A social service or program is almost always designed with a target group in mind: for example, newcomers to Canada with limited English skills who are looking for employment, female students graduating from high school who cannot afford the traditional prom experience, or people who have a family member with a disability and want to share their experiences and find mutual support. Regardless of the specific issue, the idea is that there is a population out there who could benefit from your initiative.
In an ideal world, everyone who could participate would do so: of course, we do not live in an ideal world, and there will always be a proportion (small or large) of that group who are missed. Given this reality, why bother trying to learn more about these non-users? The reasons fall into two main camps: incremental improvements and developmental insights.
Your program is great but something in the execution is off, such as:
- Potential participants don’t know about the program
- They don’t believe they could benefit
- The program is not held at a convenient time
- The location is not easily accessible, either in the geographic sense (poor public transit service, lack of parking) or physically (lack of barrier-free access for people with disabilities)
- Childcare is not available
If one or more of these barriers are present and keeping people away, the solutions tend to be relatively straightforward and usually don’t require changing the basics of the program itself. Awareness or beliefs can be addressed through an outreach campaign that raises awareness about the service and convince participants that the program will provide a benefit. Resources permitting, issues related to time, location, and basic enabling supports like childcare or transportation can be modified. One important factor to note is that these factors are all easier to change before the program is launched, so it’s best to reach out to potential participants as early as possible, even during the planning stages, to make sure barriers are removed or minimized.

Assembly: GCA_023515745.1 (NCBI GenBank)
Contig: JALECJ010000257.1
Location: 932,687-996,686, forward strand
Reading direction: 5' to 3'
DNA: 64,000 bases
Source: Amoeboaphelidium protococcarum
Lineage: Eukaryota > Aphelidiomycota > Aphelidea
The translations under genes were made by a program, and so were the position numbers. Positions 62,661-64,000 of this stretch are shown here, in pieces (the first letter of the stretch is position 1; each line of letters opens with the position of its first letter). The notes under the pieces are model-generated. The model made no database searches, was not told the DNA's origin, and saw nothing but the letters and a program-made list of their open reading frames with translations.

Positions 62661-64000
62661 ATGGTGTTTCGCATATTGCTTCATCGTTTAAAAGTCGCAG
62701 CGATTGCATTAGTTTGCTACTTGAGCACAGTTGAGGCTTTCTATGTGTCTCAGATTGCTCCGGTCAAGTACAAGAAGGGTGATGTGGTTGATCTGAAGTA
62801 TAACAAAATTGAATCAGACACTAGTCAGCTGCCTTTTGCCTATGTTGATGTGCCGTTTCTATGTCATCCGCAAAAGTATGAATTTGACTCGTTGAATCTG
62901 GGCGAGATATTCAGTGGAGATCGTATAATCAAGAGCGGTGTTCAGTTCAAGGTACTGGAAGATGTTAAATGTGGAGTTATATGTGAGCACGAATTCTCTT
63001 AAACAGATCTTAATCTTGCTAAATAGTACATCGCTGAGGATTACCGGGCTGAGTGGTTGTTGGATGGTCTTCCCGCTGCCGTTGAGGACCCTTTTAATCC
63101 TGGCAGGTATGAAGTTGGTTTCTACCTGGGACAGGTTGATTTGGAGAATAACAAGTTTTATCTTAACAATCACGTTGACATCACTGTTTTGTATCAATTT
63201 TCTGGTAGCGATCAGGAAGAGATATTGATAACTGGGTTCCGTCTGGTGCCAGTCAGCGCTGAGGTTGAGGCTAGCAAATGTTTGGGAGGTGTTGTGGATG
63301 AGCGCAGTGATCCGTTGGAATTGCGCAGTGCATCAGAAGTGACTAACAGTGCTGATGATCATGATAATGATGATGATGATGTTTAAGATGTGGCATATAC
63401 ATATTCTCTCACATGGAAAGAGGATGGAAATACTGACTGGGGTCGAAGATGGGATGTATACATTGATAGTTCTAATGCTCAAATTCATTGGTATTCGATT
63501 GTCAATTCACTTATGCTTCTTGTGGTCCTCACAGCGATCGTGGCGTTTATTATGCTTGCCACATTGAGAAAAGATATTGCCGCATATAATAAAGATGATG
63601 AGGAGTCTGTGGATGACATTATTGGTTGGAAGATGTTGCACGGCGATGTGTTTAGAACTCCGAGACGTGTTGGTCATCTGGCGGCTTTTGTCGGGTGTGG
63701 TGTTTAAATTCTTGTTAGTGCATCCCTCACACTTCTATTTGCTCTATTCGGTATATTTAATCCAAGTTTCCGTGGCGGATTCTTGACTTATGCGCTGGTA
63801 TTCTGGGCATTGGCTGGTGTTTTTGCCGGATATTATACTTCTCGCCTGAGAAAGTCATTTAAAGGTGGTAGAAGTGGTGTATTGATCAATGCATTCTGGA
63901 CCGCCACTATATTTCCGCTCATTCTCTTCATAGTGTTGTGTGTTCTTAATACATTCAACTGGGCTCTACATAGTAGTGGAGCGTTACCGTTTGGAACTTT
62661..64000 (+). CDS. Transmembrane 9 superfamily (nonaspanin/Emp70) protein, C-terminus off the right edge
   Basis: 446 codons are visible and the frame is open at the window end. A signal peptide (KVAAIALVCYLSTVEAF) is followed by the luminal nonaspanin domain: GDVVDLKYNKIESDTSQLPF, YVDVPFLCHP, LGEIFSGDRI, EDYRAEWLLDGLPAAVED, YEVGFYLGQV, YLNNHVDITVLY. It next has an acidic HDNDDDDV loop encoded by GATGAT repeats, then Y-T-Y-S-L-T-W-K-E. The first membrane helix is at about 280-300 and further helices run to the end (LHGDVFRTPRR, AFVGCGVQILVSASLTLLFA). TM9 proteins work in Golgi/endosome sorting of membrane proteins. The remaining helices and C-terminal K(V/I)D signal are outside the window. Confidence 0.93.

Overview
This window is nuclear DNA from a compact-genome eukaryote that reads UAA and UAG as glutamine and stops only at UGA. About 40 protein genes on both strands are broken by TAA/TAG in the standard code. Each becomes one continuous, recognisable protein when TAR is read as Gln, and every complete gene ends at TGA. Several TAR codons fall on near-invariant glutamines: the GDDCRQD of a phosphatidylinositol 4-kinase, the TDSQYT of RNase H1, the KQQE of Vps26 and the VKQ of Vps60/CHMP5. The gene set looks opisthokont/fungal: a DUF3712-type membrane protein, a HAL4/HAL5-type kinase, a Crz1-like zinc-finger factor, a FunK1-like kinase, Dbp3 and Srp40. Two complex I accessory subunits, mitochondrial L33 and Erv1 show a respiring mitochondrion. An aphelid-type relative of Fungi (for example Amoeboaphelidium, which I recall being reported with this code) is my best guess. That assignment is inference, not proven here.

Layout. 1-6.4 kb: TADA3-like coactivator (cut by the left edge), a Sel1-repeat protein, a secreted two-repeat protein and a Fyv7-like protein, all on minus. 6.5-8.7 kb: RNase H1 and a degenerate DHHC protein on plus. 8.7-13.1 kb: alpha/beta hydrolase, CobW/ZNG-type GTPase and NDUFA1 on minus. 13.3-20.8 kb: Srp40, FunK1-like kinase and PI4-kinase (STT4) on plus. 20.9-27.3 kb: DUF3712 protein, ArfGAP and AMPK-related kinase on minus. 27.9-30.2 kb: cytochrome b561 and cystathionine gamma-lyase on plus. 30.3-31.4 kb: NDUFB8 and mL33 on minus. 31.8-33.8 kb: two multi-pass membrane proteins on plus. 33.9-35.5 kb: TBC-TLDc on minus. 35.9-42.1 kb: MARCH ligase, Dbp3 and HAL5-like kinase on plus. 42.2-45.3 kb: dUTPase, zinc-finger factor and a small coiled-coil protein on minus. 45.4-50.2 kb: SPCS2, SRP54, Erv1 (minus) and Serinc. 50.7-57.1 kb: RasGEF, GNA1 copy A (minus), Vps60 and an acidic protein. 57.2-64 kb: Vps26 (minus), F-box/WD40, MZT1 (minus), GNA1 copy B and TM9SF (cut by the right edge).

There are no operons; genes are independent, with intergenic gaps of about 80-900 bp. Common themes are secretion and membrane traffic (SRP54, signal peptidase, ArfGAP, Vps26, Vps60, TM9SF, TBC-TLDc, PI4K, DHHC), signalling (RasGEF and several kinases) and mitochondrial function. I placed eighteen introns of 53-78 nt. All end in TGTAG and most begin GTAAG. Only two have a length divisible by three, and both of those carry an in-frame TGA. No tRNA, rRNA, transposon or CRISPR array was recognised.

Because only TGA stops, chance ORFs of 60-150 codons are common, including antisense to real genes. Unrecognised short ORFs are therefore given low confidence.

Sometimes, there’s a deeper reason why someone chooses not to use your services: namely, there is a mismatch between what you’re providing and the needs of your potential participants. This challenge can be difficult to notice as your program (presumably) has at least some people coming out and benefiting. Once you’ve accounted for the barriers described above, what’s stopping others from attending?
One point that I remember from Michael Quinn Patton’s workshop on development evaluation is that a group which outsiders may at first glance see as unitary often consists of smaller sub-groups. We may believe that all newcomers or people in poverty are, if not exactly the same, similar enough that a program can capture all of them. However, even if we narrow the focus and create a support program for, say, single mothers living in poverty, we may still see sub-groups that are often context-dependent: run the same program in another city or another year and these groups may be drastically different.
Although these sub-groups can complicate service planning and delivery, understanding their perspective can help identify additional partners and resources, as well as suggest new approaches or initiatives. For example, an immigration-related program may not be relevant for individuals who have previous experience in the country as a student or visitor: instead of dismissing them as “non-users”, the program can be modified so that these experienced hands can volunteer as mentors for other newcomers, while at the same time building their own social networks. Other immigrants may be more willing to rely on family members, close friends, and ethnocultural associations and networks for support upon arrival: rather than reinvent the wheel, a settlement agency can connect with and offer information and training to these community sources of support. Somewhat paradoxically, non-users can help strengthen the work of your organization!
Regardless of whether you’re looking for incremental improvement or embarking on a developmental journey, learning more about these non-users is not an easy task: since they are by definition not participating, it’s often difficult to reach them and get their opinion. Next week, I will share some ideas on how to reach out and find some useful answers, but in the meantime feel free to share your own ideas and resources in the comments below, through social media, or traditional means.